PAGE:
At  the  175th  Anniversary  of  Death  of

Ludwig  van  Beethoven

August von Kloeber, Ludwig van Beethoven

“ Then, when the morning of the 26th March, 1827, left no uncertainty whatever … (the musical publisher) Mr. Haslinger joined with this (Miserere-)manuscript to the conductor Mr. von Seyfried to confer with him the possibility to form from these Equales to the words of the Miserere a choral music … This composition had been used in double kind now here …

“ The splendidly ornamented casket carried by the mentioned operatics and surrounded by the Messrs. Conductors Eybler, Hummel, Seyfried, and Kreutzer … Reached at church the 16 above singers intoned the Libra me Domino de morte aeterna during the consecration originally composed by the conductor Mr. von Seyfried for use on occasion of the performances of Mozart’s Requiem for four singing voices with orchestral accompaniment … ”

(Ignaz von Seyfried, Leichenbegängniß, separate article within the annex to the 1831 print version to “Ludwig van Beethoven – Studien im Generalbasse … Aus dessen handschriftlichem Nachlasse gesammelt und herausgegeben von … Seyfried”).


As  Close  Work-Fellow  and  Conductor

during  the  Important  Early  Days ,

in  1831  Ignaz  Ritter  von  Seyfried  wrote

beside  the  above  Choral  Music

as  the  second  earliest  comprehensive  communications


“ Biographische  Notitzen  (on  Ludwig  van  Beethoven) ”

which  are  present  here  in  their  in  themselves  complete

Original  Manuscript

deviating  from  the  print.

Richly honeycombed with all those

much  demanded  fascinating  proofs  of  manuscripts

as strike-throughs, changings, and rearrangements within the text itself, and, isolated and also by another hand and in pencil, too, on the half pages intentionally kept free for this purpose, which mostly are corrected in print accordingly. Among the highlights the manuscript is interspersed with not less before and ahead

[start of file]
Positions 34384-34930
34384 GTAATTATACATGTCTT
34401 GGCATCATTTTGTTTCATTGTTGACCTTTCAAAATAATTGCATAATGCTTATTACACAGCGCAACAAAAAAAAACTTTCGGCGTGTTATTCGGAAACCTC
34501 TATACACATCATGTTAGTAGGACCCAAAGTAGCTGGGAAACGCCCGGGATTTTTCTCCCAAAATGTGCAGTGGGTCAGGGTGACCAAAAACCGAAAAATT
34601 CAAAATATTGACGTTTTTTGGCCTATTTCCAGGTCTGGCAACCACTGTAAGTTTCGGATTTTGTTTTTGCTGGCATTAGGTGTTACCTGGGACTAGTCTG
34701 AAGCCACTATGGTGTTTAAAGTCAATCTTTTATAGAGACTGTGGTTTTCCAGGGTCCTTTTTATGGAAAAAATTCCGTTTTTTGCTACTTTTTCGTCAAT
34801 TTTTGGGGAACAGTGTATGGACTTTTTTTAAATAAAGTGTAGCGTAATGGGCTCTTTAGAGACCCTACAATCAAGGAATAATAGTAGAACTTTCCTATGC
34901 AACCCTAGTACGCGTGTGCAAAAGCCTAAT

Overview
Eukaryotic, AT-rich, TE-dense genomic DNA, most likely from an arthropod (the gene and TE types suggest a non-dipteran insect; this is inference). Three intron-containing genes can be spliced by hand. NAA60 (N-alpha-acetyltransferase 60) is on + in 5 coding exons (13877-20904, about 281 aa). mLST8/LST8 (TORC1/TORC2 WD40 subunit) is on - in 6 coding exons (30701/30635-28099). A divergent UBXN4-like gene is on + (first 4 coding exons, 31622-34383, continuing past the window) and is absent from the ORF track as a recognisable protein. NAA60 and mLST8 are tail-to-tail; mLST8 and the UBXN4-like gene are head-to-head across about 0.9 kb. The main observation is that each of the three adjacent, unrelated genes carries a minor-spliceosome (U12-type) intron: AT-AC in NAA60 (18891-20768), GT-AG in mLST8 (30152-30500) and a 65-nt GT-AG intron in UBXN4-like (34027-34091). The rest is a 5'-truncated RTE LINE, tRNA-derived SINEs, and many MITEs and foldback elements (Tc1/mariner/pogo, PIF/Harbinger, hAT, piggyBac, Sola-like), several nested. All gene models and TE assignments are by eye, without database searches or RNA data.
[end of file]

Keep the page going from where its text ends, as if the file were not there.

that  highly  important  deviation  from  the  print

regarding  that  generous  gift  of  100  pound  Sterling

from  the  London  Philharmonic  Society

moving Beethoven on his deathbed beyond words as he believed to be impoverished.

March 14th, 1827, twelve days before his death, Beethoven had written to his friend Moscheles :

“ … Truly, a very harsh fate has met me! But I resign to the findings of fate and only ask the Lord to direct his divine decree in a way that as long as I have to endure death in life I am kept from penury. This would give me enough strength to endure my fate in submission to the will of God as hard and horrible it ever might be.

Thus my dear Moscheles I recommend my cause to you again … ” .

On this literature states :

“ Beethoven … had asked both the Philharmonic Society in London and Moscheles who was in England then to arrange a concert on his behalf. The Society was generous enough to send 100 £ immediately what moved Beethoven deeply. His friend Rau tells:

‘ It was heart-rending to see him, folding his hands,
being all tears of joy and gratefulness. ’

“ Caused by his joyful emotion one of his wounds opened during the night. He intended to dictate a letter to the ‘magnanimous Englishmen’ participating at his sad fate. He promised a work to the Philharmonic Society, his thenth symphony, an overture, or what else they might wish.

‘ I commit myself to extend my warmest thanks to the Society …
May  heaven give me back my health quite soon. ’

This letter is dated March 18th, 1827, March 26th he passed away ”

(Rolland 1918, pp. 128 ff.).

Hereto Seyfried reports

only  in  the  manuscript  here ,

thus not before in “Caecilia” in 1828, too, that Stefan von Breuning as old friend and executor of Beethoven’s will had returned this gift :

“ The whole estate by the way amounted to 20000 fl. – in print specified as 9000 fl. Conv. silver coins plus 125 St. Duc. outstanding debts – by what the rumour Beethoven was near to suffer penury is refuted.

For  this  reason  the  aid  of  (not  mentioned  100)  Pound  Sterling
generously  sent  from  England
has  been  returned  with  thanks
by  the  executor  Mr.  Privy  Councillor  von  Breuning. ”